Fair Policy, Fair Discussion

December 19, 2009

The time for Palestine/Israel is now, Pres. Obama!

Filed under: Washington's diplomacy — Helena Cobban @ 9:09 pm

Palestinians, and their allies in the peace movements in Israel and around the world, have waited far too long to achieve the just peace settlement that Palestinians and Israelis alike deserve, and that the whole world so desperately needs.

So okay, Mr. Obama.  It now looks as if you’ve won the health care settlement you’ve been working on for so long now.  You’ve reached your long-drawn-out decision on Afghanistan.  You’ve been to Copenhagen and done what you could regarding climate change.

So the time for real engagement in Palestine-Israel peace diplomacy is now.

… Many of us had such high hopes when Obama was elected in November 2008; when he was inaugurated last January 20; and when, as one of his first acts in office he appointed Sen. George Mitchell to be his “senior peace envoy”.

In the ceremony in which Obama announced Mitchells’ appointment, remember how he said constructive-sounding things like,

Our hearts go out to Palestinian civilians who are in need of immediate food, clean water, and basic medical care, and who’ve faced suffocating poverty for far too long… As part of a lasting cease-fire, Gaza’s border crossings should be open to allow the flow of aid and commerce, with an appropriate monitoring regime, with the international and Palestinian Authority participating…

Lasting peace requires more than a long cease-fire, and that’s why I will sustain an active commitment to seek two states living side by side in peace and security.

But the months have certainly s-t-r-e-t-c-h-e-d o-u-t since then.  Now, nearly eleven months later, Obama has achieved precisely none of the things he called for there.  No strengthening of the ceasefire. No opening of the Gaza border crossings for the flow of aid and commerce.  No signs of any active US engagement to win a sustainable final peace agreement…  And Israel’s colonial land-grab in the West Bank has continued apace.  (See 1, 2, 3.)

And all this time, some “knowledgeable” analysts of US policymaking have been saying, “Oh, you can’t expect Obama to do everything at once… He’s so busy with all these other issues… ”

But Palestinians have heard these words for several decades now!  Their claims have always, time after time, gotten pushed to the back of the queue. They have always been asked to wait at the very back of the policymaking bus.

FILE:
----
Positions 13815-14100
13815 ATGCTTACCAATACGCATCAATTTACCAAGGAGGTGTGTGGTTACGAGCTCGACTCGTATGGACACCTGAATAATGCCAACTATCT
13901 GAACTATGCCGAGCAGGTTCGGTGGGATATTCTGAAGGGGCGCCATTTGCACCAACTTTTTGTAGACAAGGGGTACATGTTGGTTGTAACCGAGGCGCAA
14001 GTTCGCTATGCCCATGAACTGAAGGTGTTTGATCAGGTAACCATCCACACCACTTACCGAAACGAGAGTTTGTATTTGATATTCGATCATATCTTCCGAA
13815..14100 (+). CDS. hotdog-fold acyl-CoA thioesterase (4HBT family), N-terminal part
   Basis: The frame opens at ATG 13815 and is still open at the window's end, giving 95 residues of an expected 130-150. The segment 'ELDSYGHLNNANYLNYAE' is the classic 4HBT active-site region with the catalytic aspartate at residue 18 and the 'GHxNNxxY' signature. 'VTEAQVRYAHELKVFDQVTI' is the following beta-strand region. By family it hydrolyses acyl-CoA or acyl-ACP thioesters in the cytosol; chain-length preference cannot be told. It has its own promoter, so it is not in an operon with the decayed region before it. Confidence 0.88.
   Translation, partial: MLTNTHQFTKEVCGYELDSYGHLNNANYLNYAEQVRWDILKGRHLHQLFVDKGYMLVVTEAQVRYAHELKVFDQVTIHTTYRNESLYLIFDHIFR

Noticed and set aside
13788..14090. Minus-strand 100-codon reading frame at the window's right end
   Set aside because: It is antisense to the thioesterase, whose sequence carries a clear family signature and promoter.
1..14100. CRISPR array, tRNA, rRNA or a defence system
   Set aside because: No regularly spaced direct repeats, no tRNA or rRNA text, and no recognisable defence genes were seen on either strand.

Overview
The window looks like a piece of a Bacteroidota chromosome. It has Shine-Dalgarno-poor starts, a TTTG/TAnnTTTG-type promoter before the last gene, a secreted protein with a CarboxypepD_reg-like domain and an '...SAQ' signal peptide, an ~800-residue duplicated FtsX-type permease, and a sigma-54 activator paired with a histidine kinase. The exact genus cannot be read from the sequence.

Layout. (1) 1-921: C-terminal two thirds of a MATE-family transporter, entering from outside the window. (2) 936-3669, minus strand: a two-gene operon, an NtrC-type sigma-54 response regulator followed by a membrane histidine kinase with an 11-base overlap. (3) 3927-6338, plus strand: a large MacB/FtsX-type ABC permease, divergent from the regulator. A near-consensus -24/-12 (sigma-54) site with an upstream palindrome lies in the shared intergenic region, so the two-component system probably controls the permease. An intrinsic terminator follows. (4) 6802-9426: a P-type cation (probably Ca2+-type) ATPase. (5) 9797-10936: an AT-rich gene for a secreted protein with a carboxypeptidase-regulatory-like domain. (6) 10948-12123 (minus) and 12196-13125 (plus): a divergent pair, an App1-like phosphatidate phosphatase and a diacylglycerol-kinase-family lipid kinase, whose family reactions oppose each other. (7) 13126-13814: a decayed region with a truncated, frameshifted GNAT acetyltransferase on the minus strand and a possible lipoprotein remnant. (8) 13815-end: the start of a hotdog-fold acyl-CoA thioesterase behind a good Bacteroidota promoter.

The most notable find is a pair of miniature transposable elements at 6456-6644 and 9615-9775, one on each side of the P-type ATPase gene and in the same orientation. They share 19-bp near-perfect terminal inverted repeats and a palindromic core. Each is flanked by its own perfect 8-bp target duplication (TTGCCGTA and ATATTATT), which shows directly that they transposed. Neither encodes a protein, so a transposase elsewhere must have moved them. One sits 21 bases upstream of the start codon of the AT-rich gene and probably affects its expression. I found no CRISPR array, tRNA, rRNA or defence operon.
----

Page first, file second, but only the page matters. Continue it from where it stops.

This issue matters to Americans, now more than ever.  Just about everyone else in the world, apart from the governments of Israel and the US, believes strongly that the Palestinians have gotten a very raw deal and that their legitimate demands for self-determination and real national independence need to be met.  A strong majority of people in the non-“western” populations that make up about 85% of the world’s people believe this– and this is probably even more true in the majority-Muslim countries where US troops are now serving in tense situations, at the end of long and very vulnerable supply lines.

For Pres. Obama, taking urgent action to win a fair and sustainable final-status peace between Palestinians and Israelis is not only the right thing to do, morally.  It is also the only prudent way to protect our people’s interests, given the vulnerability of the scores of thousands of US troops now serving in Afghanistan, Iraq, and along the lengthy supply lines that support them.

Sure, there will be a lot of people saying it’s impossible or imprudent for Obama to move decisively on Israeli-Palestinian peacemaking, for one reason or another.  (“The Jews and Arabs have been fighting forever; and will continue fighting forever!” “The US Congress will never allow him to move forcefully on the peace agenda!”, etc etc.)

But Barack Obama is the president.  He has a great “bully pulpit” from which he can exercise leadership and explain his policies clearly and well to the US public and to our representatives in Congress.  He has a great series of international allies who will back him up in every move he makes toward genuine and decisive peacemaking…

He can do this.

And if he doesn’t, then the Palestinian issue– especially the perilous situation in East Jerusalem– is a tinderbox that can explode in his face, and in the faces of all those US service-members in distant majority-Muslim lands, at any time.

So what is it that Obama could and should be doing? He should announce that the United States,  having tired of all the foot-dragging between the Israelis and the PLO, has decided to put forward its own final-status plan, based on the requirements of international law and international resolutions, and to actively pursue this plan in conjunction with the other members of the UN’s “P-5”.

The announcement itself would certainly shake things up. But of course, Obama should follow up on it, swiftly and decisively, using all the instruments of our country’s power to achieve this peace settlement.

And what if this president doesn’t feel able to come up with any such distinctively US (but also international law-based) plan?  In that case, he should get out of the peace-making kitchen, and leave the job to the only other body that has the power to get the job done: the UN Security Council.

The situation on the ground in Palestine– and in the world as a whole– is too dire to let the foot-dragging, the dilly-dallying, and all that nonsense about endless (and quite unrealizeable) “confidence building” continue for any longer.

It is time to put up or shut up. Pres. Obama, let’s see if “Yes, you can.”


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